BRMs Present New Occupational Safety Considerations


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BRMs Present New Occupational Safety Considerations


Publication: BIC Magazine

Seventeen years after being introduced, blast-rated modules (BRMs) are now commonplace in chemical plants and refineries. It is estimated there are upward of 5,000 BRMs in operation in North America, occupied by an average of 4-5 people/BRM. Aside from their typical rectangular appearance, one of the most noticeable attributes of BRMs is their heavy blast doors. The estimated 20,000-plus people who work in BRMs can attest the doors are extremely heavy and can be a source of ongoing maintenance to hardware. The doors can also cause occupational injuries. The Liberty Mutual Workplace Safety Index helps employers, risk managers and safety practitioners make workplaces safer by identifying critical risk areas so businesses can better allocate safety resources. Annually, the index ranks the top 10 causes of serious, nonfatal workplace injuries and their direct costs to U.S. businesses. According to the 2016 Liberty Mutual Workplace Safety Index, the most disabling, nonfatal workplace injuries amounted to nearly $62 billion in direct U.S. workers compensation costs. Overexertion involving outside sourc-
es ranked first among the leading causes of disabling injury. This category includes injuries related to lifting, pushing, pulling, holding, carrying or throwing objects; cost businesses $15.08 billion in direct costs; and accounted for 24.4 percent of the overall national burden. Constant pulling on heavy blast doors can be the source of an overexertion injury. With upward of tens of thousands of heavy blast door openings on a daily basis in plants and refineries throughout North America, it is an issue worthy of attention. When such injuries occur and are not properly addressed, sometimes the courts are left to make judicial decisions. In one case (Baziza Laib vs. State Insurance Fund/ Workers Comp Board), the New York Supreme Court ruled in favor of the plaintiff, who was injured by continued repetitive use of a heavy door. The motion stated, “While accidental injury must arise from unusual environmental conditions or events assignable to something extraordinary, it need not result suddenly or from the immediate application of some external force but may accrue gradually over a reason-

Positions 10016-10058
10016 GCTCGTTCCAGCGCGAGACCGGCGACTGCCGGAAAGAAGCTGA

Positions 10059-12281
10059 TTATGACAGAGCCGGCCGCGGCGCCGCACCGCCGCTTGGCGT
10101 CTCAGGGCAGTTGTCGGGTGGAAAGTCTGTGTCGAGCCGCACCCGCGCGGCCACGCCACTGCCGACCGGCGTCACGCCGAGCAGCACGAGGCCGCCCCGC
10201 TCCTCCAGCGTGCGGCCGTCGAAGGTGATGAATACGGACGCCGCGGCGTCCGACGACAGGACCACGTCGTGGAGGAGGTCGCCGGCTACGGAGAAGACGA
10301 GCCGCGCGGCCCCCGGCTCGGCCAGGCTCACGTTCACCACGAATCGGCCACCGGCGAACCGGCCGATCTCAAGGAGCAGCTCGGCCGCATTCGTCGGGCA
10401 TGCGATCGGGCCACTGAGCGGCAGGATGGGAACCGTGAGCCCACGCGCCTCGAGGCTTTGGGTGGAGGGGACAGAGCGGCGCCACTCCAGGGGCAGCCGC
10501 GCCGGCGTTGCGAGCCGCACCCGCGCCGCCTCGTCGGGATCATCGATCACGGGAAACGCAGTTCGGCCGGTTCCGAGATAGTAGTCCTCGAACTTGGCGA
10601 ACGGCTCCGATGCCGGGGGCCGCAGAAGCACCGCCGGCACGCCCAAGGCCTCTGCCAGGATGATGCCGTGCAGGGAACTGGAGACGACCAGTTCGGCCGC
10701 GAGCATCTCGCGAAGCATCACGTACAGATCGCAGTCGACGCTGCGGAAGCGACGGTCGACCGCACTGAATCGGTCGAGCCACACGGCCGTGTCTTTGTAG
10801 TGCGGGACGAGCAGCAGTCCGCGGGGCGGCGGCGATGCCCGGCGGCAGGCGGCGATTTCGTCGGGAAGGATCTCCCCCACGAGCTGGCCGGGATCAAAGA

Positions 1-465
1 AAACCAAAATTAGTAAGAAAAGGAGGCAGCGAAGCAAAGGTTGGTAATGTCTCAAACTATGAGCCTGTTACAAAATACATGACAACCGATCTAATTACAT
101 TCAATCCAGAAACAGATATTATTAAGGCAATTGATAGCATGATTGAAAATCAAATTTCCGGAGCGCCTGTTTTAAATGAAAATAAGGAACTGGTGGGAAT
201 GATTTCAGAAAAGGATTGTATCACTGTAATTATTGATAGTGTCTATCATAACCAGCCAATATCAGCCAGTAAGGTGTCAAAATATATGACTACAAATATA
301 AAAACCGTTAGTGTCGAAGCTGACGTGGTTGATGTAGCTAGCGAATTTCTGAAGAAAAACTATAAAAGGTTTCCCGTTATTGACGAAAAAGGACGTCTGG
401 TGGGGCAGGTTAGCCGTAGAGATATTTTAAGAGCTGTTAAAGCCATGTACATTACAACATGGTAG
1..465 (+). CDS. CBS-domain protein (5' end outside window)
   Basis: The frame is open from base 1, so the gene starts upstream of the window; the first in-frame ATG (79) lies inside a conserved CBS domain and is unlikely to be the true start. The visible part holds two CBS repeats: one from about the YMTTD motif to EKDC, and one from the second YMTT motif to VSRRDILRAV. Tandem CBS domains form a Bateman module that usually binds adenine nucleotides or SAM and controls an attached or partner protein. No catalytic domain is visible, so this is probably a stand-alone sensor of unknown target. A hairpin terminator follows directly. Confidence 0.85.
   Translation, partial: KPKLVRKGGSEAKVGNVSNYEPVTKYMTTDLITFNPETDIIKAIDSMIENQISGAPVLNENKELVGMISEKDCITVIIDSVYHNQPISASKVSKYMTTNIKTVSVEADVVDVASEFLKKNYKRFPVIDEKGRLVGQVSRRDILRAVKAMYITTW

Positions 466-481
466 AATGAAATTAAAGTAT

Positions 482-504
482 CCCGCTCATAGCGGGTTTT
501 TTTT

ably definite period of time. Being forced to negotiate heavy metal and glass doors connected to a tight spring in order to gain access to or leave your office building is not the natural and unavoidable result of employment as an office worker.” It is human nature to take measures to eliminate difficult tasks. In attempts to avoid navigating the heavy doors, sometimes the doors are propped open with a board or rock. This in itself is a safety hazard in the event of a blast. The blast engineering calculations that quantified the blast rating of the BRM assume a blast door that meets or exceeds the same blast ratings as the building and that it will be closed at the time of an explosion. Without the doors being closed, pressure within the building could be fatal to its occupants. There is no simple solution to this situation, but there are several occupational safety recommendations that can minimize or mitigate injury: 1. Proper training — Training occupants in the proper methods how to open heavy doors. In 2013, the National Safety Council published a recommended action


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